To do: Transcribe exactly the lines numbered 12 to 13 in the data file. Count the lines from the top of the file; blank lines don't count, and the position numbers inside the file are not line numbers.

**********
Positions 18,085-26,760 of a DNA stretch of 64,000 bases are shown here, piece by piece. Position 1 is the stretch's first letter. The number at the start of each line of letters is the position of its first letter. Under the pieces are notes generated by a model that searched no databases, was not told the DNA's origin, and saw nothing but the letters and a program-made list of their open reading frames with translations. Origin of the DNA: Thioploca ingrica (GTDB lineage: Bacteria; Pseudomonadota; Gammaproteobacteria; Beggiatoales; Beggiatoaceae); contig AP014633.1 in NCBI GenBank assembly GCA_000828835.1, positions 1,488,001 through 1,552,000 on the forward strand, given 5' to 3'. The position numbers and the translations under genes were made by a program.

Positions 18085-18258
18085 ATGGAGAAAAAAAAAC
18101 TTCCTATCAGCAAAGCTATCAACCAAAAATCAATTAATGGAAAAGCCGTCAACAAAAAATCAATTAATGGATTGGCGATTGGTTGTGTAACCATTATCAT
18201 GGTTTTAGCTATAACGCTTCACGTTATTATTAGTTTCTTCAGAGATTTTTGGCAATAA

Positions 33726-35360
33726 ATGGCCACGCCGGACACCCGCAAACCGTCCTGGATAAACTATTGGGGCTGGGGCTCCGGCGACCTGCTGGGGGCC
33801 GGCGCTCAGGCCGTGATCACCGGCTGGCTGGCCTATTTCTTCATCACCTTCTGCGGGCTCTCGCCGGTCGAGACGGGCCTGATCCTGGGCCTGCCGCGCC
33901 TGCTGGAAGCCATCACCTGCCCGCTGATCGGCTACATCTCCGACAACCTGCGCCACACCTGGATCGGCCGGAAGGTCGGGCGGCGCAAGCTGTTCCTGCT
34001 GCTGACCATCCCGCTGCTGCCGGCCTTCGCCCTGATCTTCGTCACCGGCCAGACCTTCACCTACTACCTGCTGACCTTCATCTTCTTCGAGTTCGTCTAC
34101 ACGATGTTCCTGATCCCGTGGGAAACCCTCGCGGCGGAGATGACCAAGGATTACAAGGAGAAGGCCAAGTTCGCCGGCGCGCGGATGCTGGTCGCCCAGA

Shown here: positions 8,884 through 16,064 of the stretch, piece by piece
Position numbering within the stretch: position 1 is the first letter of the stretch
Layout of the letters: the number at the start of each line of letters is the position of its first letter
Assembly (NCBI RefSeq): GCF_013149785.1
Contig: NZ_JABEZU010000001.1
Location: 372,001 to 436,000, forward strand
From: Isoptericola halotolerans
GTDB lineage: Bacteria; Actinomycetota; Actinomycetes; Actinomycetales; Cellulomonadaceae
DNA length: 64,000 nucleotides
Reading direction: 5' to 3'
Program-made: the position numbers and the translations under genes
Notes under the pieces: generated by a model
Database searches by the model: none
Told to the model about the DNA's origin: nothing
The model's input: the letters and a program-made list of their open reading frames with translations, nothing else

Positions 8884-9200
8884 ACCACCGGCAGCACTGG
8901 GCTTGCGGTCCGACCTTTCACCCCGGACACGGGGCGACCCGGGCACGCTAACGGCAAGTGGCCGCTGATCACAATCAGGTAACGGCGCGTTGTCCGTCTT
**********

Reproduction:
Shown here: positions 8,884 through 16,064 of the stretch, piece by piece
Position numbering within the stretch: position 1 is the first letter of the stretch